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Seattle by David-Edward Hughes

An Interview with Judy Kuhn

Also see David's review of The Three Sisters

Judy KuhnWhen Intiman Theatre's publicist asked if I'd like to interview Judy Kuhn, one of my favorite musical theatre vocalist's of the past 15 or so years, I leapt at the chance. Then I asked what show she was doing there and was told it was playwright (and Intiman associate director) Craig Lucas' new adaptation of Anton Chekhov's The Three Sisters. This was intriguing, to say the least, but not nearly as intriguing as speaking to the lady herself, on a lunch break from a long rehearsal day.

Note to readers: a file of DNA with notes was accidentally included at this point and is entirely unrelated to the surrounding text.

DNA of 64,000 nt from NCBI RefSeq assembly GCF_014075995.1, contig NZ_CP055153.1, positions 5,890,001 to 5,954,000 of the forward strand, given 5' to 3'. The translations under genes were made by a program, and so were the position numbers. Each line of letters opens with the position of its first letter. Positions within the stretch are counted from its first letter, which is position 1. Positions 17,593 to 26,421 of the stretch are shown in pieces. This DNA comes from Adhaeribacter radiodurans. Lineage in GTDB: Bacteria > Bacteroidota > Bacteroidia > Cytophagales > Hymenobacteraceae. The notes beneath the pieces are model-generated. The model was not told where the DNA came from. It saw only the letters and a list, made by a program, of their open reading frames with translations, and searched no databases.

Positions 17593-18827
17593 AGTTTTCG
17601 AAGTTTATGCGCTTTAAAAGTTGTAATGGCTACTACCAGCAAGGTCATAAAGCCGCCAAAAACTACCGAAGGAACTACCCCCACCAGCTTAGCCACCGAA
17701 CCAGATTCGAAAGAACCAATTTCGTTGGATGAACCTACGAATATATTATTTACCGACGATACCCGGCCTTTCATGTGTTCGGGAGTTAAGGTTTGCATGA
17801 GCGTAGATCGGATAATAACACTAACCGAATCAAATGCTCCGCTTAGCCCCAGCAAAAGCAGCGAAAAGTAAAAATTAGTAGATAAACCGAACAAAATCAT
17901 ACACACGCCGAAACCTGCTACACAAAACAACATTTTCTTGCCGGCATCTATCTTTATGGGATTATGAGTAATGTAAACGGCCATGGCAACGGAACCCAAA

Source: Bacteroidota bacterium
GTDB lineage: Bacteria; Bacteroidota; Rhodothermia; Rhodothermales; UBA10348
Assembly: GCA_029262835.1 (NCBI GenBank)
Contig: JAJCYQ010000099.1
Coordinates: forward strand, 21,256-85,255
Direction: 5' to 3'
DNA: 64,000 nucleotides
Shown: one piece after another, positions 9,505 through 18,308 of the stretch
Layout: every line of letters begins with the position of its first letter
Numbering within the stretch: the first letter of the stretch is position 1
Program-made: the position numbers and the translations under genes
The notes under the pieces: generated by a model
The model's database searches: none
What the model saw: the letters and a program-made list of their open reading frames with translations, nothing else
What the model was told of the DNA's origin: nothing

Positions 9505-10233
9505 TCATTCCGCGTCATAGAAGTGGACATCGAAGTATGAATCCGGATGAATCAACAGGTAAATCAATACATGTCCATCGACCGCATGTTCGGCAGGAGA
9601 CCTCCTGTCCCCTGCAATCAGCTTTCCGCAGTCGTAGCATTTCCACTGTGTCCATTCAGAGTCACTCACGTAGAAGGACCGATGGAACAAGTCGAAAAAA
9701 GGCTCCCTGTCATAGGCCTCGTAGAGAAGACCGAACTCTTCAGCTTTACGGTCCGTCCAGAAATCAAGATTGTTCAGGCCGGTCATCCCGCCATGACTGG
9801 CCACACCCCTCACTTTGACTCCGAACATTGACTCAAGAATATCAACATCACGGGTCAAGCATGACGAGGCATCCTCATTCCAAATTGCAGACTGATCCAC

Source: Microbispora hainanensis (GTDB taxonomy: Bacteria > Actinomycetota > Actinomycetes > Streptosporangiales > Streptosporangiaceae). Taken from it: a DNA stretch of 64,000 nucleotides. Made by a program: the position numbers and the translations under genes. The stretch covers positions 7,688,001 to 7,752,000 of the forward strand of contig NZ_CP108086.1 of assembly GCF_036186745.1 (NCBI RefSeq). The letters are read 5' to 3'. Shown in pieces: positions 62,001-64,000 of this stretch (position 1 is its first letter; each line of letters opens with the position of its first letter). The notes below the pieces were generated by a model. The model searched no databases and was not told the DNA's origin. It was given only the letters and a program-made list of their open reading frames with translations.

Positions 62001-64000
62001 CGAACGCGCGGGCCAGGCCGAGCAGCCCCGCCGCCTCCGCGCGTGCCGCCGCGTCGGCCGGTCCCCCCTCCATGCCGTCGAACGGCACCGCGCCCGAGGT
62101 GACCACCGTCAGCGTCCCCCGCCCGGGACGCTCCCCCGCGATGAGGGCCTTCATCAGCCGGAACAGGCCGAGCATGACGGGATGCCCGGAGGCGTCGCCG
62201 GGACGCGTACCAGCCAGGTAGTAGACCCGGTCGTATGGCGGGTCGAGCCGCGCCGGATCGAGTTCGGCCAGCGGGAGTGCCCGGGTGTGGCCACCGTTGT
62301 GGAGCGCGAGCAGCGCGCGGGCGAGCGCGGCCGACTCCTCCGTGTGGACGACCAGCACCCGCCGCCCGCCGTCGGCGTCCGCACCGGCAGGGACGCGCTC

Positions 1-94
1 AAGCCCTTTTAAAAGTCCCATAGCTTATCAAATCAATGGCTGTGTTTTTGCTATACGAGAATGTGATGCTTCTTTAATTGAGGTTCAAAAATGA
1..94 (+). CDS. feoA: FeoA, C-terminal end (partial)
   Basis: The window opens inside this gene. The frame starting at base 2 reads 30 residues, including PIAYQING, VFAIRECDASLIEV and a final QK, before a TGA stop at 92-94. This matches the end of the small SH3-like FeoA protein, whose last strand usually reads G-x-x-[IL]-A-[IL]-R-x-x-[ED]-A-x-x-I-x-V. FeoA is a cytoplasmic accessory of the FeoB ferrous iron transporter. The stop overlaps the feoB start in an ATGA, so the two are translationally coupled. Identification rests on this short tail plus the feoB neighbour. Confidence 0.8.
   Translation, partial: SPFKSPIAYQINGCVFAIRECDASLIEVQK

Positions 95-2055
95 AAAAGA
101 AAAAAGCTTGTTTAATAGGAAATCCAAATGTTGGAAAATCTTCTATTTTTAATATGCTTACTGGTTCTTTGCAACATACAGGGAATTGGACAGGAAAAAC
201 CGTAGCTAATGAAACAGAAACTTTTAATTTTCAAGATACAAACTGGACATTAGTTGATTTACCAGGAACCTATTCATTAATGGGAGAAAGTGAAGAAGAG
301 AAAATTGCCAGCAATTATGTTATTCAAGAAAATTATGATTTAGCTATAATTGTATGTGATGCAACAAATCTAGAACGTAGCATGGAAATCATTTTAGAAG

David-Edward Hughes:  It feels a little funny interviewing you about your role in a straight play, when everything I know about you has been gleaned from seeing or hearing you in Broadway musicals. I'm sure that's a common reaction, and that you have actually done your share of straight plays ...

Judy Kuhn:  I have done some, but not as many as I would have liked to. This year seems to be more going in this direction, so that's nice.

DEH:  Which sister are you playing?

JK:  Olga, the eldest sister, though they are all in their twenties. Age becomes relative in things like this.

DEH:  Have you performed Chekov before?

JK:  I haven't, it's my first time. But I am really happy that this opportunity presented itself. Every actor wants to do Chekhov before they die! It's really exciting, and rich, and it's a great company to work with.

DEH:  And you're working with the Tony nominated director and playwright of The Light in the Piazza. Bart Sher is one of my favorite directors, here or anywhere. Everything he does has a wonderful freshness. And to have the chance to do a new play of Craig's. Had you worked with him previously?